It's seven years to the day  and to the hour since Greg died. Or to be even more precise 2,557 days (and nights) without him. Why do I still mark the anniversaries? Does a time ever come when the date arrives and I forget?  Immersed in something else? Or I don't even try to remember the date in the first place?  Someone once commented on this blog saying I'll know you are on the road to coping with Greg's death when you start a new blog, all about you, leaving the old one with its running ticker of days since Greg died to count on quietly by itself.  I've long since removed the ticker counter from the blog, but I still cannot yet remove the anniversaries. Will that ever happen, I wonder?


I  don't particularly want to remember his last five years on this earth, as they were truly horrible, so why do I need to savour that last day and make it stick in my brain in case I should ever forget? Is to punish myself for things not said or not done to stop it? I suspect it is because we had 35 years previously to that which were wonderful and it is THAT which I don't want to dust under the carpet.  He was a good man. Kind and understanding to all he met. He would give the shirt off his back to help someone or defend them if unfairly wronged. A good father. A good husband.  He was not bad, only the alcoholism. I try to remember him as I first met him and not as he was when I said my last goodbye.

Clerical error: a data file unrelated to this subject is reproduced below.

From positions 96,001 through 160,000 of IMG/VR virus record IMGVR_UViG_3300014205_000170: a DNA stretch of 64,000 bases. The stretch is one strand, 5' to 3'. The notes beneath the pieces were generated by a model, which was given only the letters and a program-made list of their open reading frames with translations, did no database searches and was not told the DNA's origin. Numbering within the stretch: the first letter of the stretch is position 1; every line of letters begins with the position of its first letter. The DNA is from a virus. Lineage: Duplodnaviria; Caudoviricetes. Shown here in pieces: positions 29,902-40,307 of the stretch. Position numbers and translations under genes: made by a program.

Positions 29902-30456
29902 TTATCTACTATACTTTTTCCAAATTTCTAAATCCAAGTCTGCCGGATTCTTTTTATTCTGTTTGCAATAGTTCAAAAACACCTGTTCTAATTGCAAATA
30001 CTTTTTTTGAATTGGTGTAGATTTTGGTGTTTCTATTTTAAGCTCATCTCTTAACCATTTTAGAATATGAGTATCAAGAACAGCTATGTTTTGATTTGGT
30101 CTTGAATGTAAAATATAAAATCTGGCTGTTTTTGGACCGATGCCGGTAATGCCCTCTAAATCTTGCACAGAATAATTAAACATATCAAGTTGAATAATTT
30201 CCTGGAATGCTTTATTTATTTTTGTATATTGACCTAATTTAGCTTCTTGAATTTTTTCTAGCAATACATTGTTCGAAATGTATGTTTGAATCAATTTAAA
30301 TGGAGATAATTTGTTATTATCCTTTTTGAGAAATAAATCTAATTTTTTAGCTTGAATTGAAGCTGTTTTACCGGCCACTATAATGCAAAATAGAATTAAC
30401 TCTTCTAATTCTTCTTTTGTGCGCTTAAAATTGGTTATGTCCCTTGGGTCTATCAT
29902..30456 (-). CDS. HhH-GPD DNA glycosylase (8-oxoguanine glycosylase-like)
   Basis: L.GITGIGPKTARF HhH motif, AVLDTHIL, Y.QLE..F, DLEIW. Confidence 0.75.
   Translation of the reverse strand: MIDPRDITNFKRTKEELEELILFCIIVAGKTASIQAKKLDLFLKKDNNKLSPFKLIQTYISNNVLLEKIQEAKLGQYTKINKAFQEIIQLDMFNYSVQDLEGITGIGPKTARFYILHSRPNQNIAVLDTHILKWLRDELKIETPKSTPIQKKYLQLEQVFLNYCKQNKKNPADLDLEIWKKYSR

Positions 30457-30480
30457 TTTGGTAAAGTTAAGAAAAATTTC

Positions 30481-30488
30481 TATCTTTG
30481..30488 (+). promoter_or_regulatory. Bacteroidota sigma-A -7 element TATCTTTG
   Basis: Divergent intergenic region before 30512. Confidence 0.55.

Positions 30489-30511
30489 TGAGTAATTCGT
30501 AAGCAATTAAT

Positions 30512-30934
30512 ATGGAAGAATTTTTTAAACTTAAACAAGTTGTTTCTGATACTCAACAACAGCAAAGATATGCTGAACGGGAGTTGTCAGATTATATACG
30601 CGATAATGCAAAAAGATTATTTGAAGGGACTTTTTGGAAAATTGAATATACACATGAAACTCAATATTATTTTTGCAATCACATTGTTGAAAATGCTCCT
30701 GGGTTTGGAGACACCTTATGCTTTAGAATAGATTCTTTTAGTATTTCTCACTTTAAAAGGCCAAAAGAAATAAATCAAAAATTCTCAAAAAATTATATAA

For the first time in seven years, Kay is with me (on a week's leave) to mark the occasion. We shall go to the chapel of rest together and lay flowers and look at the book of remembrance. She too still feels the pain of those last years, although our anger has mellowed. Ironically she is now working for two months on the liver ward of a large teaching hospital in London and seeing many cases of, you've guessed it, alcoholic liver damage. She's got past the stage of being upset about it. If anything, she is more understanding than any of the other doctors, because she grew up knowing how hard it is for an alcoholic to give up the alcohol. Alcohol becomes the master and the alcoholic is the slave. If anything, in Greg's case, alcohol was the one who gave him up.  It had no further need of him. He was wasted, done with, of no further use. It took what it wanted from him and then spat him out on an intensive care bed with a flat-line on the monitors. It's knowing he didn't deserve that which drives me on to remember him as he was and to keep on remembering.